The bryophytes are divided into three phyla: the liverworts or Hepaticophyta, the hornworts or Anthocerotophyta, and the mosses or true Bryophyta.
Liverworts (Hepaticophyta) are viewed as the plants most closely related to the ancestor that moved to land. Liverworts have colonized every terrestrial habitat on Earth and diversified to more than 7000 existing species (Figure 9).
Some gametophytes form lobate green structures, as seen in Figure 10. The shape is similar to the lobes of the liver, and hence provides the origin of the name given to the phylum. Openings that allow the movement of gases may be observed in liverworts. However, these are not stomata, because they do not actively open and close. The plant takes up water over its entire surface and has no cuticle to prevent desiccation.
Figure 11 represents the lifecycle of a liverwort. The cycle starts with the release of haploid spores from the sporangium that developed on the sporophyte. Spores disseminated by wind or water germinate into flattened thalli attached to the substrate by thin, single-celled filaments. Male and female gametangia develop on separate, individual plants. Once released, male gametes swim with the aid of their flagella to the female gametangium (the archegonium), and fertilization ensues. The zygote grows into a small sporophyte still attached to the parent gametophyte. It will give rise, by meiosis, to the next generation of spores. Liverwort plants can also reproduce asexually, by the breaking of branches or the spreading of leaf fragments called gemmae. In this latter type of reproduction, the gemmae—small, intact, complete pieces of plant that are produced in a cup on the surface of the thallus (shown in Figure 11)—are splashed out of the cup by raindrops. The gemmae then land nearby and develop into gametophytes.
The hornworts (Anthocerotophyta) belong to the broad bryophyte group. They have colonized a variety of habitats on land, although they are never far from a source of moisture. The short, blue-green gametophyte is the dominant phase of the lifecycle of a hornwort. The narrow, pipe-like sporophyte is the defining characteristic of the group. The sporophytes emerge from the parent gametophyte and continue to grow throughout the life of the plant (Figure 12).
Stomata appear in the hornworts and are abundant on the sporophyte. Photosynthetic cells in the thallus contain a single chloroplast. Meristem cells at the base of the plant keep dividing and adding to its height. Many hornworts establish symbiotic relationships with cyanobacteria that fix nitrogen from the environment.
The lifecycle of hornworts (Figure 13) follows the general pattern of alternation of generations. The gametophytes grow as flat thalli on the soil with embedded gametangia. Flagellated sperm swim to the archegonia and fertilize eggs. The zygote develops into a long and slender sporophyte that eventually splits open, releasing spores. Thin cells called pseudoelaters surround the spores and help propel them further in the environment. Unlike the elaters observed in horsetails, the hornwort pseudoelaters are single-celled structures. The haploid spores germinate and give rise to the next generation of gametophyte.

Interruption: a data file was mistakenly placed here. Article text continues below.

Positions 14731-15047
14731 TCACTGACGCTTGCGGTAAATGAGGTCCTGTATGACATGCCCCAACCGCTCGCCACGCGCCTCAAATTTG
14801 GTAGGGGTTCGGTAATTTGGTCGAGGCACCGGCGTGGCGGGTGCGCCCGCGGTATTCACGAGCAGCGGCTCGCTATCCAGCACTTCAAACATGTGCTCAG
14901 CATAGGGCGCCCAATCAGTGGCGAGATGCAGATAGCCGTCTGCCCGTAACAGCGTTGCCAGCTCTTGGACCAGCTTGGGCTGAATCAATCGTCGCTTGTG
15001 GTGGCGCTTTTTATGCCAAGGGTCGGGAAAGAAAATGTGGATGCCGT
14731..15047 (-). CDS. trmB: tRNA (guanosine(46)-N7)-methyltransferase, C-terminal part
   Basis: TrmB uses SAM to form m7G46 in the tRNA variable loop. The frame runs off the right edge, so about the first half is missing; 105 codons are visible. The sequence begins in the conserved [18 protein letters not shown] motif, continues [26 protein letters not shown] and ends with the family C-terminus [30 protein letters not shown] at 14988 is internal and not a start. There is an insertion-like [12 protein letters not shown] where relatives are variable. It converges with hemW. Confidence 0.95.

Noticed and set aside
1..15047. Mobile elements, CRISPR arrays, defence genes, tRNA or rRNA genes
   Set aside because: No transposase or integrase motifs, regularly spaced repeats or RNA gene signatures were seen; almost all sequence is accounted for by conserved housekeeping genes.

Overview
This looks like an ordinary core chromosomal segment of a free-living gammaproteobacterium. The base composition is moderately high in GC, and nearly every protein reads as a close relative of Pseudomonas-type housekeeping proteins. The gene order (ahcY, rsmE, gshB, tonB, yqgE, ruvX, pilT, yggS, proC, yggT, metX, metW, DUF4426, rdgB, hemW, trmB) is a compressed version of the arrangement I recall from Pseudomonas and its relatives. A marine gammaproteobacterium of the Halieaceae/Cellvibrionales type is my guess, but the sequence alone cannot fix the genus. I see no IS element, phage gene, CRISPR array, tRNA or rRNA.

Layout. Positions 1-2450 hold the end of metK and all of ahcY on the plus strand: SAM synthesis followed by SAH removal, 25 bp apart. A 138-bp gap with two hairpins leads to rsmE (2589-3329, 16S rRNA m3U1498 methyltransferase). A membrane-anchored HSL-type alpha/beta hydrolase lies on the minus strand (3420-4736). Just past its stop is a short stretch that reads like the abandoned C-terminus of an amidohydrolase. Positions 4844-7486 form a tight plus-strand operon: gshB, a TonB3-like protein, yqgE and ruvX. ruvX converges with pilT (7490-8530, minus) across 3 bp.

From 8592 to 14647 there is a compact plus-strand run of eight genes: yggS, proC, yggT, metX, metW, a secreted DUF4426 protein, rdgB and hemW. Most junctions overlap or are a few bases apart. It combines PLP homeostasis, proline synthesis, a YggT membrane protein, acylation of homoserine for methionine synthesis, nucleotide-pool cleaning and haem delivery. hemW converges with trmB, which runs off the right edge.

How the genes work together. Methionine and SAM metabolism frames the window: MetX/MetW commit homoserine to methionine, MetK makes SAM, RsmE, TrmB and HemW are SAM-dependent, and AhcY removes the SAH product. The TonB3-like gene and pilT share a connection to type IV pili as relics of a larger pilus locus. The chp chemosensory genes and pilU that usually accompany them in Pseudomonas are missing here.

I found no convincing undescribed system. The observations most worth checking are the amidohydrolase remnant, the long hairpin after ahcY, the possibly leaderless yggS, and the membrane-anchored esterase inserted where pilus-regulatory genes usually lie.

More than 10,000 species of mosses have been catalogued. Their habitats vary from the tundra, where they are the main vegetation, to the understory of tropical forests. In the tundra, the mosses’ shallow rhizoids allow them to fasten to a substrate without penetrating the frozen soil. Mosses slow down erosion, store moisture and soil nutrients, and provide shelter for small animals as well as food for larger herbivores, such as the musk ox. Mosses are very sensitive to air pollution and are used to monitor air quality. They are also sensitive to copper salts, so these salts are a common ingredient of compounds marketed to eliminate mosses from lawns.
Mosses form diminutive gametophytes, which are the dominant phase of the lifecycle. Green, flat structures—resembling true leaves, but lacking vascular tissue—are attached in a spiral to a central stalk. The plants absorb water and nutrients directly through these leaf-like structures. Some mosses have small branches. Some primitive traits of green algae, such as flagellated sperm, are still present in mosses that are dependent on water for reproduction. Other features of mosses are clearly adaptations to dry land. For example, stomata are present on the stems of the sporophyte, and a primitive vascular system runs up the sporophyte’s stalk. Additionally, mosses are anchored to the substrate—whether it is soil, rock, or roof tiles—by multicellular rhizoids. These structures are precursors of roots. They originate from the base of the gametophyte, but are not the major route for the absorption of water and minerals. The lack of a true root system explains why it is so easy to rip moss mats from a tree trunk. The moss lifecycle follows the pattern of alternation of generations as shown in Figure 14.
The most familiar structure is the haploid gametophyte, which germinates from a haploid spore and forms first a protonema—usually, a tangle of single-celled filaments that hug the ground. Cells akin to an apical meristem actively divide and give rise to a gametophore, consisting of a photosynthetic stem and foliage-like structures. Rhizoids form at the base of the gametophore. Gametangia of both sexes develop on separate gametophores. The male organ (the antheridium) produces many sperm, whereas the archegonium (the female organ) forms a single egg. At fertilization, the sperm swims down the neck to the venter and unites with the egg inside the archegonium. The zygote, protected by the archegonium, divides and grows into a sporophyte, still attached by its foot to the gametophyte.